Archive for mayo, 2013

Do you have debts with your community of owners?

Domingo, mayo 12th, 2013

 You could be deprived of the use of swimming pools, tennis courts and other facilities

 To modify the Community statutes (Bylaws) established in the Land Registry, unanimity is needed. But what if there are owners who do not pay their dues? Can they be deprived of the use of the elevator? Obviously not, because when you buy the house with it you have the right of ownership of the facilities of the property, making it unconstitutional prohibiting the use of the elevators or stairs as they are common areas essential to access the house.

 Enjoy and dispose of things without other limitations than those established by law (Article 348 Civil Code), and based on the possibility that through statutory provision can be imposed certain restrictions on the property can be against the law. The jurisprudence has declared that such limitations must be interpreted restrictively as they may constitute an interference with property. (Judgments of the Supreme Court of February 6, 1989, July 24, 1992, April 21, 1997, February 29, 2000 and January 26, 2002)

 The Condominium Act and the Civil Procedure Act establish rules to collect outstanding debts of the owners who don’t pay their community fees which are necessary for the maintenance of the house and its facilities. But it remains true that despite the efforts of the legislature to speed up procedures, the fastest procedure for a community of owners to collect the debtors money can be extended two years and eventually not be able to receive those fees because of the existence of liens, mortgages and other charges on the property.

 This argument and others are those that were given in the legal recourse brought by a community of owners of Mazarrón who voted in General Board of Proprietors a modification of the statutes which would temporarily deprive debtors to use the pools and tennis courts as long as they did not pay their community fees. It was further argued that even though laws for the collection of fees through the courts exist, “… supposing the procedure to be agile, shows a lack of knowledge of the Spanish justice.”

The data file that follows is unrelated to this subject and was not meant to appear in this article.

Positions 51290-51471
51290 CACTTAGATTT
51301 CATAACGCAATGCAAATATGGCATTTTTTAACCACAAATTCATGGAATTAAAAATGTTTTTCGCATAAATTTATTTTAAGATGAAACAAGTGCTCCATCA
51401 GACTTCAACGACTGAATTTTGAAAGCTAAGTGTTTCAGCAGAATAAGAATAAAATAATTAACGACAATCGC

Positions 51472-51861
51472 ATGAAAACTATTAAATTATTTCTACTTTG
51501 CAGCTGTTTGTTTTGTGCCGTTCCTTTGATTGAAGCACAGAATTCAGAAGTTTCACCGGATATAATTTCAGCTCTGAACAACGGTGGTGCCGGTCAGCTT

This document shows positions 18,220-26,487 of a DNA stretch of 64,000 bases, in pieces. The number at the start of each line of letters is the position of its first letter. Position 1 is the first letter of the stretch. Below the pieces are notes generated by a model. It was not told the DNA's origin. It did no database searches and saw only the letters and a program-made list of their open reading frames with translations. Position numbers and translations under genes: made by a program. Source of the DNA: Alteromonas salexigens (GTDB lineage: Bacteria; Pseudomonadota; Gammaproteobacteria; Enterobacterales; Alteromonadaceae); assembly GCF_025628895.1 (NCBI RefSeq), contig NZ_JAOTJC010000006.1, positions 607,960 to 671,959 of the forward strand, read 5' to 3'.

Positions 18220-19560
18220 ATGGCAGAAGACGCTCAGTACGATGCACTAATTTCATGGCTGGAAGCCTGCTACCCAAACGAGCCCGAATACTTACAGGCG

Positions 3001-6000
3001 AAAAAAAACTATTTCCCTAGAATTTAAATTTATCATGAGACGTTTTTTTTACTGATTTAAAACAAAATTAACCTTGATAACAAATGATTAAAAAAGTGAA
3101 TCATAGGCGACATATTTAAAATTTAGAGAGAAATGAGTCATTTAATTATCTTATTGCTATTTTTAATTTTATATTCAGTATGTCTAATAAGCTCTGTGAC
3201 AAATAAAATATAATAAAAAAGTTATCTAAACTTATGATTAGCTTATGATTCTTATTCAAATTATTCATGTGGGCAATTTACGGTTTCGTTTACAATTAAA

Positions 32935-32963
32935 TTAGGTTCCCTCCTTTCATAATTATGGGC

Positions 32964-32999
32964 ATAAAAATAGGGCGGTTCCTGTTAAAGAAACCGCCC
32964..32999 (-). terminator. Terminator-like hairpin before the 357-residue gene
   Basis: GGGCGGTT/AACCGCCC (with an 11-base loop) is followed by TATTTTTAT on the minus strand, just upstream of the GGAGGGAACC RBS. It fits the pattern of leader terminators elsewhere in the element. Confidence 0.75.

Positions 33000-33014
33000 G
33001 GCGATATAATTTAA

The Property Registrar denied its registration because a lack of a necessary unanimity, but the General Registers and Notaries, in Resolution of October 23, 2012, decided the following:

 The point is to determine whether statutory rules can make limitations on the use of certain common elements, as a consequence of a lack of payment of community fees in concordance with the regulation in the Condominium Act.

 Having read the Article 396 of the Civil Code, 3, 5, 9 first e), 11.2, 15.2, 18, 21 and related provisions of the Condominium Act; Judgment of the Constitutional Court of October 21, 1993, Supreme Court Decisions 6 July 1978, January 28 and March 8, 1994, the Constitutional Court Judgment 301/1993, of 21 October, and the resolutions of the General Directorate of Registries and Notaries of June 4, 2003 and 18 June 2010 …

“The statutory provision is therefore adjusted to law, since neither it goes against any mandatory norm nor violates the minimum content of the property law. It only represents a temporary deprivation of the right of use, referring to elements that are not necessary for the normal use and enjoyment of the corresponding element, and thus as a result of the violation of the rules that regulate the maintenance of the property. “

Therefore, the General Board of Proprietors in regular or special meeting may modify the statutes by adding an article or section in these statutes with the following clarification to be registrable without requiring unanimity:

“The owners who make no contribution or owe their community regular or special fees, shall be denied the access to the community pool and tennis courts.”

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